When Coppi Stopped
Somewhere in the world, at this exact moment, this scene is playing out. A cyclist has entered a café and is fishing money from a plastic baggie while awkwardly tap dancing in the direction of a barista. And just as they’re about to order their coffee, their eyes inevitably slide across the contents of a glass display case, right there in front of them. Flaky pastries glisten appealingly under a warm light, muffins the size of toddlers’ fists make their presence known, and cookies wait patiently in regimented rows beside them. At this point, calorie consequences will be calculated. Perhaps even gleefully ignored.
“Pastry watts!” they’ll say by way of justification, and their ride companions will laugh, teasing: “Is it offseason already?” For the next 15 minutes or so they’ll trade ride stories, sip espresso, and relax at that café until one of them stands and complains about stiff legs. The group will spring into action, donning helmets, gloves, and glasses before rolling away to continue on.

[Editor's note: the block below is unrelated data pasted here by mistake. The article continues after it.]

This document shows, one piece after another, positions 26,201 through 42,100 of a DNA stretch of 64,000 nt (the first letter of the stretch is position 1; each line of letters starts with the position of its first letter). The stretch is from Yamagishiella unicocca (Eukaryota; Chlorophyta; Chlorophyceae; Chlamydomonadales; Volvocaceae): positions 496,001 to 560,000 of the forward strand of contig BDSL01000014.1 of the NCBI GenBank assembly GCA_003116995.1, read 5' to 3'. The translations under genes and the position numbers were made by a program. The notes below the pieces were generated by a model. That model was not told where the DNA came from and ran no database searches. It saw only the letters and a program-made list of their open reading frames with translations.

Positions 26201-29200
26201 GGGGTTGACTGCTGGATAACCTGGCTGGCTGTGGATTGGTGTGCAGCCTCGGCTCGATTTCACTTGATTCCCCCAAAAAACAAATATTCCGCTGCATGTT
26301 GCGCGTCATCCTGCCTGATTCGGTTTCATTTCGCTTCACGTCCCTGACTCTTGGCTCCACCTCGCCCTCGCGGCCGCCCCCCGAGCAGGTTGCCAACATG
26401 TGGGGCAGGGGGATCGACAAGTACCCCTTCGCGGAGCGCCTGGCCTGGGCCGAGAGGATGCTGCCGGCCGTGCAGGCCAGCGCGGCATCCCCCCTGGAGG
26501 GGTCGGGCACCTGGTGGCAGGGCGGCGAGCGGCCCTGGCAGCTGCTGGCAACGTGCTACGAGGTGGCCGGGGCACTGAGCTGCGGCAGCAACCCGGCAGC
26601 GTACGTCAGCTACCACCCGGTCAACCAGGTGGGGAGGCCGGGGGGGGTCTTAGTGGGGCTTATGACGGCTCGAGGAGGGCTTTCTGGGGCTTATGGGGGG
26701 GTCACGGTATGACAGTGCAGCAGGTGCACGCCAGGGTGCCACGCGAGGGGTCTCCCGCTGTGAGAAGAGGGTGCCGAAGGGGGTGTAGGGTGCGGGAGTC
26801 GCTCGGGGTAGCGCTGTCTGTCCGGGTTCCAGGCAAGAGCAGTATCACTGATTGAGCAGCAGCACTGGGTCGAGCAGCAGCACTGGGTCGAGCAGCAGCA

You recognize this scene because the mid- or post-ride café stop is very much a part of cycling culture. But I’ll wager not one of you has stopped for a quick espresso during a professional bike race. And certainly not while in the lead of La Primavera—the Milano-San Remo.
According to legend, in 1946, Fausto Coppi stopped and drank a coffee before continuing on to win the longest one-day race on the calendar by a solid 14 minutes. His café of choice that day was Caffe Liguri Pasticceria (now Caffe Pastecceria Piccardo), in Imperia, and it’s still giving cyclists their fix to this day.
“Every training ride, I have to stop for coffee and some cake. In training it’s possible, but during the race it’s impossible now. For me, the best thing to eat is with chocolate. Chocolate cake is good.”
Peter Sagan, Tinkoff